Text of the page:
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There are some biblical passages it is incredibly hard to hear with fresh ears: this is surely one of them. Sing it with me:
For unto us a child is born!
Unto us… a Son is given!
Georg Friedrich Handel has made it nearly impossible for us to hear these words of Isaiah without also hearing his glorious setting from “Messiah,” surely the greatest oratorio of all time.
And, by extension, has made it nearly impossible for us to hear these words without thinking of Christmas. Not too long after Jesus walked the hills of Galilee, his followers started scouring their scriptures—what we would call the Hebrew Scriptures, or Old Testament—for words to illuminate their experience of his presence among them. They found many, and this was one of them. Again, we could sing it:
Wonderful Counselor! The Mighty God! The Everlasting Father! The Prince of Peace!
Since that time, Christians have understood these words to point forward to Jesus—that’s why we normally hear this passage on Christmas Eve. Jews, too, have come to understand these words to point to a some-time-in-the-future Messiah.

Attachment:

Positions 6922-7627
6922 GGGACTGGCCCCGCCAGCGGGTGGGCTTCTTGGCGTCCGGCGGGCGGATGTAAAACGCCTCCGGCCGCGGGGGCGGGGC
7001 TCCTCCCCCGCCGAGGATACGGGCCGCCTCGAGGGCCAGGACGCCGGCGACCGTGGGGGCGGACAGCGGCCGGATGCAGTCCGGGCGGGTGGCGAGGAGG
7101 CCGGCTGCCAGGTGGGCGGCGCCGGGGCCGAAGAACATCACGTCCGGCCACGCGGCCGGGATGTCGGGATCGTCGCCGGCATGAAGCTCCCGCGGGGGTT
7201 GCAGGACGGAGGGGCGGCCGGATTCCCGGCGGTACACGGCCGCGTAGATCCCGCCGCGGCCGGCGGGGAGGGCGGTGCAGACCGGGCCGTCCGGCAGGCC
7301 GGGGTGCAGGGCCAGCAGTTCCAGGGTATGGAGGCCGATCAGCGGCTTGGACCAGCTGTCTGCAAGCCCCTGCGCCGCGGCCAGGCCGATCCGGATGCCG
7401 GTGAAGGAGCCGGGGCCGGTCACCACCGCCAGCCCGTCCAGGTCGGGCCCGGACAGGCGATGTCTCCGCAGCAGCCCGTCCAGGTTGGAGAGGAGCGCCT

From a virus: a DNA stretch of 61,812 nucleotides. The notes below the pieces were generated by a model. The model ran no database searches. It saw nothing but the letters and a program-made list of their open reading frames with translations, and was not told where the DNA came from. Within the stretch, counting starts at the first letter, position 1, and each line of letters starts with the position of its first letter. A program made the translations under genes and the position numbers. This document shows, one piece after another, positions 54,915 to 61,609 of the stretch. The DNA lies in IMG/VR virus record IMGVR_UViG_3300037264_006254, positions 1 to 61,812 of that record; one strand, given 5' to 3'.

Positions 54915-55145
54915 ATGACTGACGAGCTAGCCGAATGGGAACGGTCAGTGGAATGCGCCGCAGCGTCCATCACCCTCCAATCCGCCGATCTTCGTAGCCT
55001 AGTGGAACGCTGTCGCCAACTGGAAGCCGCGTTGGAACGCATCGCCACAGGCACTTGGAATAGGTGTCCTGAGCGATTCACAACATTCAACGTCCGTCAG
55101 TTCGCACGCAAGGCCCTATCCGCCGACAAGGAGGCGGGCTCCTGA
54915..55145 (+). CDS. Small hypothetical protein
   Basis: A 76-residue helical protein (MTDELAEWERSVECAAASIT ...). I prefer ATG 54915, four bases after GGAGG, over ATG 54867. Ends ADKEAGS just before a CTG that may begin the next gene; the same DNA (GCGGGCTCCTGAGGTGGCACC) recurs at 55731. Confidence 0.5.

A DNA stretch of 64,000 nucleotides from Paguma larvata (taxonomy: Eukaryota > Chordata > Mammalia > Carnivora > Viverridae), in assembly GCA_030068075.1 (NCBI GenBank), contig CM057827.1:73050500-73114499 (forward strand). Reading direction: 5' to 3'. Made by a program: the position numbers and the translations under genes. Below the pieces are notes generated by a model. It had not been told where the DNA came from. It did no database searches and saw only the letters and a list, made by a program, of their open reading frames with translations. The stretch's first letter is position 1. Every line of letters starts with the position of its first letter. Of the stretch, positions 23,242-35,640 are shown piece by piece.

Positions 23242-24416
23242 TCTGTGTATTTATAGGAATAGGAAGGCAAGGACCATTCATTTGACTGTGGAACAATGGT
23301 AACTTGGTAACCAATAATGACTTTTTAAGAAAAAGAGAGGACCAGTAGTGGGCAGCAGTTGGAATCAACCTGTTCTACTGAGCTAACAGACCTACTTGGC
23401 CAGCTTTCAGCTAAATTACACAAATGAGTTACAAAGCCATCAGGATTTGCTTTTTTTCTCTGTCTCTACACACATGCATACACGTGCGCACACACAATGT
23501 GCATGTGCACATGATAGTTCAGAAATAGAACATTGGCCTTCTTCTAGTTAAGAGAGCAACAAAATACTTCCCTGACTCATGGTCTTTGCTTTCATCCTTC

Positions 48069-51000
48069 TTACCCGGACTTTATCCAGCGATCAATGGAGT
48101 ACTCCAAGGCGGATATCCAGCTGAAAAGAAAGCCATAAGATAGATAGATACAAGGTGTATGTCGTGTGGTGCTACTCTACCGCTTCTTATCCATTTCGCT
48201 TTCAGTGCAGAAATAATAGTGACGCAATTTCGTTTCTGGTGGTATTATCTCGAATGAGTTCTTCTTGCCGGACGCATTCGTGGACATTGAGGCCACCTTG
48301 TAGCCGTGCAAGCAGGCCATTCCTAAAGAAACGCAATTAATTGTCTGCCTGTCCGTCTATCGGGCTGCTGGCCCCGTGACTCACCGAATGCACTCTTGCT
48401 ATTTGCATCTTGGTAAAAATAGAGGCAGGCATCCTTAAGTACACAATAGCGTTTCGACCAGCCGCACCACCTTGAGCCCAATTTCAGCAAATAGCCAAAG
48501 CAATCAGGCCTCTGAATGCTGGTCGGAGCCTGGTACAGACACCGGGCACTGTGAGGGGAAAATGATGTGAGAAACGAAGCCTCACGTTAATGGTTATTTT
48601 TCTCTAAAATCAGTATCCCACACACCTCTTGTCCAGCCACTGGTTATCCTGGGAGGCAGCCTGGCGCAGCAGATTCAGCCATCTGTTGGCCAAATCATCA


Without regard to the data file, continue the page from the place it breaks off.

Today, however, we are going to try to hear the words of the prophet in their original context. This is going to take some work, because the original context is not an easy one. To help us reframe it, I’d like to share some words from the English poet Wilfred Owen. The poem is called “Dulce et decorum est.”
Bent double, like old beggars under sacks,
Knock-kneed, coughing like hags, we cursed through sludge,
Till on the haunting flares we turned our backs
And towards our distant rest began to trudge.
Men marched asleep. Many had lost their boots
But limped on, blood-shod. All went lame; all blind;
Drunk with fatigue; deaf even to the hoots
Of tired, outstripped Five-Nines that dropped behind.
Gas! Gas! Quick, boys! – An ecstasy of fumbling,
Fitting the clumsy helmets just in time;
But someone still was yelling out and stumbling,
And flound'ring like a man in fire or lime . . .
Dim, through the misty panes and thick green light,
As under a green sea, I saw him drowning.
In all my dreams, before my helpless sight,
He plunges at me, guttering, choking, drowning.
If in some smothering dreams you too could pace